Again, like at Geyser, it seemed that people’s history, what they knew about beaches and their use and existence as places for play and fun, seemed to work against their ability to take seriously the dangers that the landscape presented. In just a few minutes at the beach, it was easy to get lulled into a sense of what the waves would be like and to forget that each wave had the potential to be very different from the last. In trying to make sense of these experiences, I keep getting stuck on the idea of history and experience and the ways in which those things can blind us to something new and, perhaps especially, something dangerous. If all we have ever experienced from an environment is safety, it is difficult to conceive of danger in that space. But, more than that, if we read our surroundings only through the lens of our experience, not considering that things may be vastly different than how we are perceiving them, we may miss opportunities to learn and even to experience something new. Our minds constantly try to offer us context, to make our experiences line up with what we have experienced in the past. This is part of the learning process, coming to recognize patterns so that we are not constantly relearning but can give things a nod, say to them, “I know what you are. I’ve seen you before,” and move on to, hopefully, either a deeper understanding of them or moving past them to encounter new material.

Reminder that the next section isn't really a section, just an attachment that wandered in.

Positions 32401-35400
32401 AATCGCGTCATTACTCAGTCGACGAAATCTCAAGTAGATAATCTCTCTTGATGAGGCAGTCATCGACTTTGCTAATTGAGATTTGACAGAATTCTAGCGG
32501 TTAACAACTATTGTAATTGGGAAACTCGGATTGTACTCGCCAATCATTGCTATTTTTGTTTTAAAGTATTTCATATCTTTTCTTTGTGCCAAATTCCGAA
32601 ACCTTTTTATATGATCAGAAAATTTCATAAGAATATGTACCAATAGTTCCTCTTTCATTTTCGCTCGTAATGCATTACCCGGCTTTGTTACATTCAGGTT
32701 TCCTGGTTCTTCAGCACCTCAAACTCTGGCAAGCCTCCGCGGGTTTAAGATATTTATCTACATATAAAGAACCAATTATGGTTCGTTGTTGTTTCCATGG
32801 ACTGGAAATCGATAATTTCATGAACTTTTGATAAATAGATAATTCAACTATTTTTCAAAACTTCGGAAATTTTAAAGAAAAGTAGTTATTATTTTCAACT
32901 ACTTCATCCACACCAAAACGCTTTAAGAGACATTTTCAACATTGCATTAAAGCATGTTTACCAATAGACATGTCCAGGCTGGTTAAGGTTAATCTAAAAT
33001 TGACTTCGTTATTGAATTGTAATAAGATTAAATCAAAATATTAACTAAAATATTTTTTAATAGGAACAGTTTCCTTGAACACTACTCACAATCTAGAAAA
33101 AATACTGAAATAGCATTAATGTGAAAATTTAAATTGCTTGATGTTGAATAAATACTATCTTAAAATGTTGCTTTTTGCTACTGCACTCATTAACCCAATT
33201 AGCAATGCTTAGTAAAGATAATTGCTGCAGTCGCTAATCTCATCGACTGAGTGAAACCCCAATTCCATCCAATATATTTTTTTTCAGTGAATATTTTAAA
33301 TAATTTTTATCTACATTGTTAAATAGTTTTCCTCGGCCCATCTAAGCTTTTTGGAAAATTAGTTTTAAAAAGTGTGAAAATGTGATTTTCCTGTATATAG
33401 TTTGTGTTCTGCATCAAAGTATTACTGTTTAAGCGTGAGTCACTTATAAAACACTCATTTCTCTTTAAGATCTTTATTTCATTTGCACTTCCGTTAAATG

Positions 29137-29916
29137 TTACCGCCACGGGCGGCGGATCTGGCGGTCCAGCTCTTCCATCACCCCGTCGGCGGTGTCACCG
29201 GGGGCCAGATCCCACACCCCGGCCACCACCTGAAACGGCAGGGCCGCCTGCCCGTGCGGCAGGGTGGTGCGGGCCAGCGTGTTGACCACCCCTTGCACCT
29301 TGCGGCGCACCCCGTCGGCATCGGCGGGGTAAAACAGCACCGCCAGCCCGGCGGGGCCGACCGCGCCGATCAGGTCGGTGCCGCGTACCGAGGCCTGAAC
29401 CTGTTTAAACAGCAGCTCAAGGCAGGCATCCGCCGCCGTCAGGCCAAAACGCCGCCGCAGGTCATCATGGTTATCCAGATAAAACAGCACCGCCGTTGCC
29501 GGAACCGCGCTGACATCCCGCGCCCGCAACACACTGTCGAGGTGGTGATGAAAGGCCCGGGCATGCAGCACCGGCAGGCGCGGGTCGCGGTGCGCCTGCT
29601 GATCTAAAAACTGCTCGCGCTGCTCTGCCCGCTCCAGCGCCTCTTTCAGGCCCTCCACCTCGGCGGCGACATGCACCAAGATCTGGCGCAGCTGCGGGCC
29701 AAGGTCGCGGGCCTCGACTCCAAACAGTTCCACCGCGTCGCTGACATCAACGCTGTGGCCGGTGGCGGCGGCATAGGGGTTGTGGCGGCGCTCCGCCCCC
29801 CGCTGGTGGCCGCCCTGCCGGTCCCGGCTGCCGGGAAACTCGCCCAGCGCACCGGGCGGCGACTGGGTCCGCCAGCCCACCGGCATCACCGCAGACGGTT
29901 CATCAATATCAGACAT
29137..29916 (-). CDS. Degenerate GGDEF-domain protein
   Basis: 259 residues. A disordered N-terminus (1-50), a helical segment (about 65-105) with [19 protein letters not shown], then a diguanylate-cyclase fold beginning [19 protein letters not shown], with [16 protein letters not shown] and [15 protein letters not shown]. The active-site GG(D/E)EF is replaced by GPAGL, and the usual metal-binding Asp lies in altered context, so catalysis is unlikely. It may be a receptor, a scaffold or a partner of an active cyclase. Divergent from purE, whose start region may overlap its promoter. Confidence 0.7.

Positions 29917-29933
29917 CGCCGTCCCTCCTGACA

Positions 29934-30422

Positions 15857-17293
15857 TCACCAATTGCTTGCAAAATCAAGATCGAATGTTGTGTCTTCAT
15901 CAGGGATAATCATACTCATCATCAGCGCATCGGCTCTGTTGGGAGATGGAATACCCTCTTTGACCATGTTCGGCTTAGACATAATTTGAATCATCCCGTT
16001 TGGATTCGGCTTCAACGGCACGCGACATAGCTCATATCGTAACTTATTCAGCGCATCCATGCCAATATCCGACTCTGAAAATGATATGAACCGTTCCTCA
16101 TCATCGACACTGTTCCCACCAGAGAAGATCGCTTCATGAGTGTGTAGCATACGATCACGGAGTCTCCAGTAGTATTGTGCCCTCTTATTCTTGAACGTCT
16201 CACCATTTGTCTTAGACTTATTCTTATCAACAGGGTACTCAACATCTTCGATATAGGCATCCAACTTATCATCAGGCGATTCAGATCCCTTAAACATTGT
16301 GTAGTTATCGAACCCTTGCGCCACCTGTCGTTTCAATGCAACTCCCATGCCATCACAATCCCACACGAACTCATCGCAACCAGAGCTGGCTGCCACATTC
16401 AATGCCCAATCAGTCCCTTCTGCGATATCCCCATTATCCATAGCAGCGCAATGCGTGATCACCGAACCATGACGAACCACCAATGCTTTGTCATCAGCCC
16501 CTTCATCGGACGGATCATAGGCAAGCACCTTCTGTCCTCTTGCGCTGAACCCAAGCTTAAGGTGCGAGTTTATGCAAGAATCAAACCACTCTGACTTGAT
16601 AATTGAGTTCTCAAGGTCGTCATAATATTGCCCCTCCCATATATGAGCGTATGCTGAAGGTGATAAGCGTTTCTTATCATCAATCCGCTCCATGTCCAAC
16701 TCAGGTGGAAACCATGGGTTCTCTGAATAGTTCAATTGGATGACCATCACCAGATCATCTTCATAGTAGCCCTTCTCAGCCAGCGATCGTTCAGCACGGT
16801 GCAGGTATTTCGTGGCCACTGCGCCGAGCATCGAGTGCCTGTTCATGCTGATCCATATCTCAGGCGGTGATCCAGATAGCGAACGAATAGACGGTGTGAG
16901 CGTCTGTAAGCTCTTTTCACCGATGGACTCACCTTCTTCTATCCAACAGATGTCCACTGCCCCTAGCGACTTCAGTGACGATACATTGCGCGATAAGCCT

While the dangers of doing this in Iceland are physical and tangible (the same guidebook I referenced before has a section in the beginning called, “Ways Iceland May Try to Kill You”), in other ways, in our everyday lives, the dangers of assuming that everything will be the way it was, the way it always has been, are subtler. We risk missing new ideas, and we may fall into a trap of believing that our past experiences encompass more of the world than they actually do. It is easy and natural to presume that the world works in ways that fall in line with things we have consistently seen and felt over our lifetimes, but we do ourselves and the world a disservice if we take for granted that our experiences are held in common with others, are predicable, and, maybe most importantly, that they will remain true and consistent in other contexts. The pull to do so, to heed our brain’s urging that the water is cool and that the beach is a place of fun and frolic, is strong. If we want to truly experience new things, which is at the heart of remaining a growing, learning person, we have to hold open the possibility that the very things that seem most fundamental to us and to our experiences of the world may not serve us well in every context. We must accept that things in the world have the potential to be radically, mind-blowingly, beautifully, and, yes, dangerously different than what we have known.